Entertainment :: Theatre

Kathy St. George’s love affair with Judy Garland

by Kay Bourne
Contributor
Wednesday Jul 11, 2012
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When a fresh-faced teen wrote a letter to film idol Clark Gable in the 1938 film "Broadway Melody of 1938," movie-goers took her into their hearts. She was Judy Garland, and as she gazed at a photograph of Gable singing "You Made Me Love You," a star was born.

Some years later, another little girl heard Garland’s voice. That was in the 1960s in the Boston suburb of Stoneham where the teenage Kathy St. George became a very big fan of the singer/actress/entertainer whose sincerity and depth of feeling hallmarked a legendary career on screen and in concert halls.

St. George began to collect Garland memorabilia and, in the privacy of her bedroom, would imitate her idol. Little did she know then that someday she’d be perfecting that impersonation on stages in Boston as one of the city’s leading musical theater performers.


It started when she channeled Garland for a comic bit in the musical "Ruthless!" at the SpeakEasy Stage in 2003 and continues to this day with St. George recreating the great Judy for her original musical "Dear Miss Garland.")

The show, in a return engagement at the Stoneham Theatre through Sunday, July 22, has St. George performing highlights from Garland’s career, which began at the age of four on the vaudeville stage. Her trajectory is well-known: her appearance in "Broadway Melody" led to her playing Dorothy in "The Wizard of Oz" and roles in some of MGM’s biggest musicals of the 1940s.


Personal issues with substance abuse and being overworked led to a most public breakdown, followed by a sensational comeback on the concert stage, culminating in Garland’s historic 1959 Carnegie Hall concert.

In the show St. George performs highlights from Garland’s film and concert career, texturing her memories of the star into a narrative. The second act features St. George recreating Garland in concert, accompanied by a full orchestra.

EDGE talked with Miss St. George about the roles Garland played in her career and her joy in thanking Garland with this theatrical fan letter she never got to write years back.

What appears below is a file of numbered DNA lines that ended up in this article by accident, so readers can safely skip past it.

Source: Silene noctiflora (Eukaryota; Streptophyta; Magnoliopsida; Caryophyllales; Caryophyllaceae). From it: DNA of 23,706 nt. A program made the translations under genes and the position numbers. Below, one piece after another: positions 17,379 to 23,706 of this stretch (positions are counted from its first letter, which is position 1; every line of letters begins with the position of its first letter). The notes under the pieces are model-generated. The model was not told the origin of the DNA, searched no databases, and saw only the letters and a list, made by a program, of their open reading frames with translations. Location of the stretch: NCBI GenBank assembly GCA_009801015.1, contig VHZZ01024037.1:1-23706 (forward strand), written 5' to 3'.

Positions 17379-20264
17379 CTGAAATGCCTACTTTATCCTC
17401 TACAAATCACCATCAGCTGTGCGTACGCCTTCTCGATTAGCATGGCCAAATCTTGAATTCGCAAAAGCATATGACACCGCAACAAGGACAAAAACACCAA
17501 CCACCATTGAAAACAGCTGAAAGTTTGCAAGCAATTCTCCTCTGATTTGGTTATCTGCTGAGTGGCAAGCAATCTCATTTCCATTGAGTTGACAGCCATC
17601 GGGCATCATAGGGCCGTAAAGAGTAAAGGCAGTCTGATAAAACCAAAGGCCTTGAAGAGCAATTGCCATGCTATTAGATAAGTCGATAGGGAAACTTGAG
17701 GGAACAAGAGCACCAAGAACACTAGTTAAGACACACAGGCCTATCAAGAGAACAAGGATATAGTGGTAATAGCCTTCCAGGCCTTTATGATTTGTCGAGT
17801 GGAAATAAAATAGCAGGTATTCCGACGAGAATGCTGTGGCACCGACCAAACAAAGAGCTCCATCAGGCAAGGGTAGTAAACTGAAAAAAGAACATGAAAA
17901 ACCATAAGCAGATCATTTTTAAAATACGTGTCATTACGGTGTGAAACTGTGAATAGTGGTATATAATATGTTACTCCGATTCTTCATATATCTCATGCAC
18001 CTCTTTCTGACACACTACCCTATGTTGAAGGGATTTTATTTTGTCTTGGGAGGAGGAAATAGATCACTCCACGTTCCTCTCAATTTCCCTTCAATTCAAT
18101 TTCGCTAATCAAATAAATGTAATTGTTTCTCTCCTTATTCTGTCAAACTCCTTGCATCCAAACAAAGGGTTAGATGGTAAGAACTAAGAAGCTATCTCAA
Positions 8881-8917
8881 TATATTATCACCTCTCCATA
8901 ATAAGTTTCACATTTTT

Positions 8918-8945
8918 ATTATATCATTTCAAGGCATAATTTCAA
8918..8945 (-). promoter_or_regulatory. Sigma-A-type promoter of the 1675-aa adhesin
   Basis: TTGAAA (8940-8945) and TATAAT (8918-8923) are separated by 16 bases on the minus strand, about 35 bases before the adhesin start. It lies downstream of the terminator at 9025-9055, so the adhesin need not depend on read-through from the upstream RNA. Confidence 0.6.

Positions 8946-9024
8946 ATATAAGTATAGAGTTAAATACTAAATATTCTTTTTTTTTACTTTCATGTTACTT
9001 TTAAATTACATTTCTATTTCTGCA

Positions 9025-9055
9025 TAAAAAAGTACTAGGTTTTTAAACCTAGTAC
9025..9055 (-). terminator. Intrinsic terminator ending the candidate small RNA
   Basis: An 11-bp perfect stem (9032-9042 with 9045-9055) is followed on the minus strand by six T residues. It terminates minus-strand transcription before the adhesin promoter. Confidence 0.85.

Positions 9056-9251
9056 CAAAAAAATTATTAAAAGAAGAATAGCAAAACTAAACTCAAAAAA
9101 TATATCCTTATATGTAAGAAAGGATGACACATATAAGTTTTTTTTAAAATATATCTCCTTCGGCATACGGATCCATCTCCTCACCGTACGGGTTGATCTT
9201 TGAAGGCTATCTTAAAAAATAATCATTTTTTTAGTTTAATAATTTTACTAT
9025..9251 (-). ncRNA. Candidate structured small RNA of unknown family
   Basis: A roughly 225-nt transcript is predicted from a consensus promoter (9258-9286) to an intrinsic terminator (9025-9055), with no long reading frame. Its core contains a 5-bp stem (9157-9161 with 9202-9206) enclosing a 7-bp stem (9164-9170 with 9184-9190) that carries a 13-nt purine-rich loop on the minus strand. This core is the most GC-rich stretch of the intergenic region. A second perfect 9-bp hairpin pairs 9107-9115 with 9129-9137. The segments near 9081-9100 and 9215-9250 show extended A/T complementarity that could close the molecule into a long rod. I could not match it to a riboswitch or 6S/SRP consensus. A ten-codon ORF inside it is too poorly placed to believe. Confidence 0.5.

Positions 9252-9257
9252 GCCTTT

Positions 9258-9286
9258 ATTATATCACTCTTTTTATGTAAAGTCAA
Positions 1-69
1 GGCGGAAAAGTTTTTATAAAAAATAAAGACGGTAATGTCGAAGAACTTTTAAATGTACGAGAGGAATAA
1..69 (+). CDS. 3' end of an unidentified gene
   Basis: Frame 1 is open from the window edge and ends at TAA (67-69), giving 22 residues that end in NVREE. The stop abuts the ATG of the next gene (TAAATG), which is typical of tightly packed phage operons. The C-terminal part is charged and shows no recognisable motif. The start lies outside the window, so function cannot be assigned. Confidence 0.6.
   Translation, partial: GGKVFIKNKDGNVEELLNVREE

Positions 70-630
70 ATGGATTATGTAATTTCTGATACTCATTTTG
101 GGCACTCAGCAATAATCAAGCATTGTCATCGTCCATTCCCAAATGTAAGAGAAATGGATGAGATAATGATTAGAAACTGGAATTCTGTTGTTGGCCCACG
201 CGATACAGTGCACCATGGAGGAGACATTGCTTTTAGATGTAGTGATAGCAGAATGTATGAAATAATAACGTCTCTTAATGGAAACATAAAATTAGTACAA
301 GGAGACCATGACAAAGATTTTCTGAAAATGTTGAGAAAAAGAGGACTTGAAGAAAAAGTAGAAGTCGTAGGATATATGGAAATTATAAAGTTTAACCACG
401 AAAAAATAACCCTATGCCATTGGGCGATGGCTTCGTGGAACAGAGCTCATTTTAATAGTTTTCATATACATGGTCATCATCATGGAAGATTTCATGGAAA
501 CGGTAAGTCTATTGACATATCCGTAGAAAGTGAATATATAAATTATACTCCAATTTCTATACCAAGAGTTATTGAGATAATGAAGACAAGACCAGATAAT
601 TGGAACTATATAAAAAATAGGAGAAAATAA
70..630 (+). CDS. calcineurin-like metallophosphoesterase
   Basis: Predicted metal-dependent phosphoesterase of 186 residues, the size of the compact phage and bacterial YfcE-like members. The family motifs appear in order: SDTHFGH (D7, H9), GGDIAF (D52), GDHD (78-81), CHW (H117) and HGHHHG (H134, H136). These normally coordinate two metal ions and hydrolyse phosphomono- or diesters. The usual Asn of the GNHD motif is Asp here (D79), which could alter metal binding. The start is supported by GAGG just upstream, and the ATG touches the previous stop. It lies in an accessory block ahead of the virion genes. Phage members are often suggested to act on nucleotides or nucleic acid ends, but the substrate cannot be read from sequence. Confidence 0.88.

The Garland mystique

EDGE: What is the Judy Garland mystique?

Kathy St. George: I think her mystique is that she had so many struggles, but managed to survive and come back stronger than ever. We all identified with her heartbreaks and her strengths. She was unbelievably talented and did it all: radio, films, concerts. Many people called her "the greatest entertainer the world has ever known." I agree!

EDGE: When you first played Garland it was as a caricature in "Ruthless!" nearly a decade ago. How has your interpretation changed over the years?

Kathy St. George: I first sang ’You Made Me Love You’ in a show at Club Cafe in the late 1980s, called ’1940’s Radio Jive.’ In ’Ruthless!,’ I started doing ’Judy’ as a lark during rehearsal one day. I was trying to make my director Larry Coen laugh. He immediately said: ’That’s it. That’s it!!’ So Judy made a Diva appearance at the end of Act One, though I’ve been singing her music for years.  

I think how my interpretation has changed is that I focus more on Judy’s humor now, rather than thinking of her as a tragic figure. Enough people focus on the tragedy. I choose to celebrate her talent and humor.


All things Judy

EDGE: What was your research like?

Kathy St. George: I have read just about every book about Judy, have watched her TV shows and movies, and basically have immersed myself in All Things Judy.

EDGE: What was the most surprising thing you learned about her?

Kathy St. George: I think what surprised me the most is that she did 29 films in her 14 years at MGM. The amount of work she did is mind-boggling.

EDGE: Are there any misconceptions of Garland that you’d like to debunk?

Kathy St. George: She wasn’t tragic. She was funny. She made lemonade out of lemons. When she was broke, her kids never knew it.


Best version yet

EDGE: You’ve done versions of this show before.  Why should someone see it again?

Kathy St. George: Each version has been different. The show in 2007, focused on the last years of her life and was very sad and tragic. This current version, written by my amazing director Scott Edmiston, is the best yet. We’ve taken out a few songs and added some new ones. In Act One we pay tribute to Judy and her movies, and in Act Two we pay tribute to her concert career.